By Dan Bernstein--
CBSChicago.com senior columnist
(CBS) It can't be good when a team trades for a veteran pitcher to bolster a purported contender, commits $27 million dollars to his future and then sees a headline on Fangraphs.com that says "James Shields Has Been Messed Up For A While."
Shields has certainly been more than messed up since joining the White Sox in an early June with the Padres, having surrendered a seemingly impossible 21 earned runs in 8 2/3 innings. General manager Rick Hahn continues to defend the move, telling the Tribune on Monday: "We believe the issues are fixable. We believe they're more mechanics-based than they are the unprecedented evaporation of talent in a premier starter."
Pitching coach Don Cooper has admitted publicly that he and others are doing the proper forensic examination of these dead pitching performances to determine if Shields may be doing something to tip batters off as to what pitch is coming, even though every kind of offering in every sector of the strike zone has been hit very hard somewhere.
Jeff Sullivan's Fangraphs piece dives deep into the data to figure out if Hahn is right about there being something left to salvage, and the results are sobering. While noting that mechanics and mental approach could indeed be off, Sullivan looked at the respective velocities of Shields' five pitches, specifically a point in the middle of 2015 season in which every single pitch got noticeably slower.
"Shields lost something between May and June of last season, and he hasn't gotten it back," Sullivan wrote. "He pitched decently enough in the meantime, so people weren't horribly alarmed, but now you have to wonder. In retrospect, it looks like Shields has been messed up for something like a year."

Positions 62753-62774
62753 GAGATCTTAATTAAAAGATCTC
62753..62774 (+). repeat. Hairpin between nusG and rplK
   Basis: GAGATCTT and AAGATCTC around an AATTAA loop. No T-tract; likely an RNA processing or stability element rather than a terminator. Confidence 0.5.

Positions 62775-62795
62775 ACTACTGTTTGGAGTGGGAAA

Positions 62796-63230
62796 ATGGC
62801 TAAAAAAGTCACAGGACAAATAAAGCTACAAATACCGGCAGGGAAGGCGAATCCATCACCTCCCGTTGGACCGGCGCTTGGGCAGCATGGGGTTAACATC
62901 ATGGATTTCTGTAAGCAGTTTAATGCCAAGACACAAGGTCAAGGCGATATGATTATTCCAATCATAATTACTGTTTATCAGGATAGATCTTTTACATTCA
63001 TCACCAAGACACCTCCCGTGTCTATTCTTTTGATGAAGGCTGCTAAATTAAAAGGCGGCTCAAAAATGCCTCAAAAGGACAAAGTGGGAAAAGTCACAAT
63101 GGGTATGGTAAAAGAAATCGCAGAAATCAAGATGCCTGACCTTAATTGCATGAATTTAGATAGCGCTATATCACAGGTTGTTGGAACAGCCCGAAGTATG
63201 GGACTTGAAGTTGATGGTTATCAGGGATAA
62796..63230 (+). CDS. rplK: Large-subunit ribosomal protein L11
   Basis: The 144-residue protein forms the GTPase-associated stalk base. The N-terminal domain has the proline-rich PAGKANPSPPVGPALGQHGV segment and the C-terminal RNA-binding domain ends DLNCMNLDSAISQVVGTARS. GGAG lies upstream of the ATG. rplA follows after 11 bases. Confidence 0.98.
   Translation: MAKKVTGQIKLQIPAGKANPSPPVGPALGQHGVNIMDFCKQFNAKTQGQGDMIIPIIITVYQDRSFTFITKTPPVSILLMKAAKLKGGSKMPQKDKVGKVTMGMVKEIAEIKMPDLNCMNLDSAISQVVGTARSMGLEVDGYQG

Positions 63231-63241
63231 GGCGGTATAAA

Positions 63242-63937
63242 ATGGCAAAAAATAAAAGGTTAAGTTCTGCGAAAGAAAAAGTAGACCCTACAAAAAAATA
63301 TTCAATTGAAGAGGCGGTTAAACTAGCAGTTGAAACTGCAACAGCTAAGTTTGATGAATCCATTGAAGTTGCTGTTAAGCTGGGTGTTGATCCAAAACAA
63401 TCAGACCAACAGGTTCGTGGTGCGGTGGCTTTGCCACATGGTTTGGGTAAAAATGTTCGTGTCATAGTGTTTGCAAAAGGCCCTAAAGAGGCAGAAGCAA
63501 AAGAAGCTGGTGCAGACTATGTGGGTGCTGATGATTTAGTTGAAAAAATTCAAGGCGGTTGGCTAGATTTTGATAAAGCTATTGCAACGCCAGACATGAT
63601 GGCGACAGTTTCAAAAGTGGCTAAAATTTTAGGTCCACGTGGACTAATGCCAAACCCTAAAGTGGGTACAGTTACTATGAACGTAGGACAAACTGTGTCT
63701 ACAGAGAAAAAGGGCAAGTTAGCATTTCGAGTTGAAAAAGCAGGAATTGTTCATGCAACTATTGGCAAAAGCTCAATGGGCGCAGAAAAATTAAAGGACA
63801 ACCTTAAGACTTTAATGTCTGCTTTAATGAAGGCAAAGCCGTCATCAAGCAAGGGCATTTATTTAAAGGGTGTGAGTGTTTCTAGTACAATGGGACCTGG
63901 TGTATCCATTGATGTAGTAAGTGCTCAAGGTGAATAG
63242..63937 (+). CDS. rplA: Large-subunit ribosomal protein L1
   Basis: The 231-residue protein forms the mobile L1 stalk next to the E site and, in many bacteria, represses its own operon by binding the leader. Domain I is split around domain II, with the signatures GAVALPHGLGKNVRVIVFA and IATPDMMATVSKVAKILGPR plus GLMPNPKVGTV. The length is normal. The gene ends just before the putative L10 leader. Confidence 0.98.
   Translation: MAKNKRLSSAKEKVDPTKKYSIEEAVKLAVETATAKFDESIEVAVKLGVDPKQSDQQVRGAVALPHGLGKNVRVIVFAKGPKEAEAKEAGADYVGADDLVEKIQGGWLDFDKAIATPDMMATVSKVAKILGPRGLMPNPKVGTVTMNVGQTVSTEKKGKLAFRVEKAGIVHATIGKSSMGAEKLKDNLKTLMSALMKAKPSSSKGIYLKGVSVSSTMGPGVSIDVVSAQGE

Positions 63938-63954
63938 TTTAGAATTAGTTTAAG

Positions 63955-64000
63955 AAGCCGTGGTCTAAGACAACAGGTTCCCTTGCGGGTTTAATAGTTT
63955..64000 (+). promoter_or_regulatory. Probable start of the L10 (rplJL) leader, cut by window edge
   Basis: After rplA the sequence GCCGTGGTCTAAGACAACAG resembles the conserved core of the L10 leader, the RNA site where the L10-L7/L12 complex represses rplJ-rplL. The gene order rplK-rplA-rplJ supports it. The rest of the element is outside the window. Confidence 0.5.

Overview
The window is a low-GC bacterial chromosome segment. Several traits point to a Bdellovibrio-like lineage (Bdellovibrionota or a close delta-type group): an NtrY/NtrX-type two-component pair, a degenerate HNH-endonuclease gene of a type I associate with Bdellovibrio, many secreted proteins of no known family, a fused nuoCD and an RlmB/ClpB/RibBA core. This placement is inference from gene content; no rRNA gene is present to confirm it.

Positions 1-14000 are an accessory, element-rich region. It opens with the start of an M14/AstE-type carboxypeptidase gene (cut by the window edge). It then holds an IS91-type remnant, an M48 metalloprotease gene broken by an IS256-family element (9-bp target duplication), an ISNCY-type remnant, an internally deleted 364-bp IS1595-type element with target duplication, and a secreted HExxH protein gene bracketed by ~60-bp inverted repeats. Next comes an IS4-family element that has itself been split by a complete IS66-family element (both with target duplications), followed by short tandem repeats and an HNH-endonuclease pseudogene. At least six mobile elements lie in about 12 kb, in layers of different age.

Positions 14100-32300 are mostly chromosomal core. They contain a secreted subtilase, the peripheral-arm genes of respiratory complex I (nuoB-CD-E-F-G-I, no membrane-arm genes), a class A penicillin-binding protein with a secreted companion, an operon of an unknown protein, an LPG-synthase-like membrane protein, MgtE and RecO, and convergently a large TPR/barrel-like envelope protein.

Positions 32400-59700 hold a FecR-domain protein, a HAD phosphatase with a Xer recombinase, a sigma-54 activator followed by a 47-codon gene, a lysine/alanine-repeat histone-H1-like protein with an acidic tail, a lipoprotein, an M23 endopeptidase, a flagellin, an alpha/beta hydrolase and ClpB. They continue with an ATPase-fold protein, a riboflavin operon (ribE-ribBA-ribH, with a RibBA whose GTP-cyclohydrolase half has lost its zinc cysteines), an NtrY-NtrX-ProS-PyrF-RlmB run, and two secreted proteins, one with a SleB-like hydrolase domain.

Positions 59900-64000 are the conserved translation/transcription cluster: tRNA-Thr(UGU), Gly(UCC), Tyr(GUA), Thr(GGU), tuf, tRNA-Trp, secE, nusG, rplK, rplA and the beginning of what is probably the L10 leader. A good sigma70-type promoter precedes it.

This raises the causality question, and it's the White Sox's responsibility now to see if indeed there is something about his delivery that's sapping velocity or something structurally wrong with his body even though Shields claims to feel fine, physically. Looking at the peripheral numbers since the time of the drop-off, Sullivan notes: "Everything has gotten worse. It's like a switch flipped."
And it's not just a velocity issue, either.
"Beginning around last June, Shields hasn't thrown pitches in the zone, and he hasn't gotten out ahead like he used to," the article says. "Mix in reduced velocity and you have an inferior pitcher. I don't know how much can be rescued, but it's not as easy as trying to get Shields back where he was a few weeks ago. It's more like 13 or 14 months ago."
One could forgive a White Sox fan for clicking away at that point, not even looking at the charts that track in-zone and out-of-zone swing rate against him that indicate a near total loss of effective command. It's not a fun read for anyone who envisioned Shields being the steadying performer he was when he was younger.
But all of this data has been in the public domain and easily accessible to anyone looking for it. There's nothing proprietary, no secret formulas used or espionage employed to find it out.
So for me, the significant question isn't what to do now about Shields, it's what didn't the White Sox know, and when didn't they know it?
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